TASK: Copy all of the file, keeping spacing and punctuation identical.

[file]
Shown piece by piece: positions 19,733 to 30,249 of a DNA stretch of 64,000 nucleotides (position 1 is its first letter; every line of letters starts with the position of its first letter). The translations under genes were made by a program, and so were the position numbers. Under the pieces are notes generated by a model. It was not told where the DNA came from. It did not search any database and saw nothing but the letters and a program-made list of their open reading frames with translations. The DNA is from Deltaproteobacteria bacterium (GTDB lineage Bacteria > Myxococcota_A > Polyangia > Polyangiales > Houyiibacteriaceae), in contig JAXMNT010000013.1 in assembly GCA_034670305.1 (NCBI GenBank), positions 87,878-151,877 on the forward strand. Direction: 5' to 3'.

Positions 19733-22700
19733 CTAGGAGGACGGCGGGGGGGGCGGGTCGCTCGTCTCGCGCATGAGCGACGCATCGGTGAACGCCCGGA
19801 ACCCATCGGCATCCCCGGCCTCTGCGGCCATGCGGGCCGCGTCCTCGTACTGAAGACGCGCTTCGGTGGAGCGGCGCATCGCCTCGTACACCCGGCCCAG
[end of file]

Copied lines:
Shown piece by piece: positions 19,733 to 30,249 of a DNA stretch of 64,000 nucleotides (position 1 is its first letter; every line of letters starts with the position of its first letter). The translations under genes were made by a program, and so were the position numbers. Under the pieces are notes generated by a model. It was not told where the DNA came from. It did not search any database and saw nothing but the letters and a program-made list of their open reading frames with translations. The DNA is from Deltaproteobacteria bacterium (GTDB lineage Bacteria > Myxococcota_A > Polyangia > Polyangiales > Houyiibacteriaceae), in contig JAXMNT010000013.1 in assembly GCA_034670305.1 (NCBI GenBank), positions 87,878-151,877 on the forward strand. Direction: 5' to 3'.

Positions 19733-22700
19733 CTAGGAGGACGGCGGGGGGGGCGGGTCGCTCGTCTCGCGCATGAGCGACGCATCGGTGAACGCCCGGA
19801 ACCCATCGGCATCCCCGGCCTCTGCGGCCATGCGGGCCGCGTCCTCGTACTGAAGACGCGCTTCGGTGGAGCGGCGCATCGCCTCGTACACCCGGCCCAG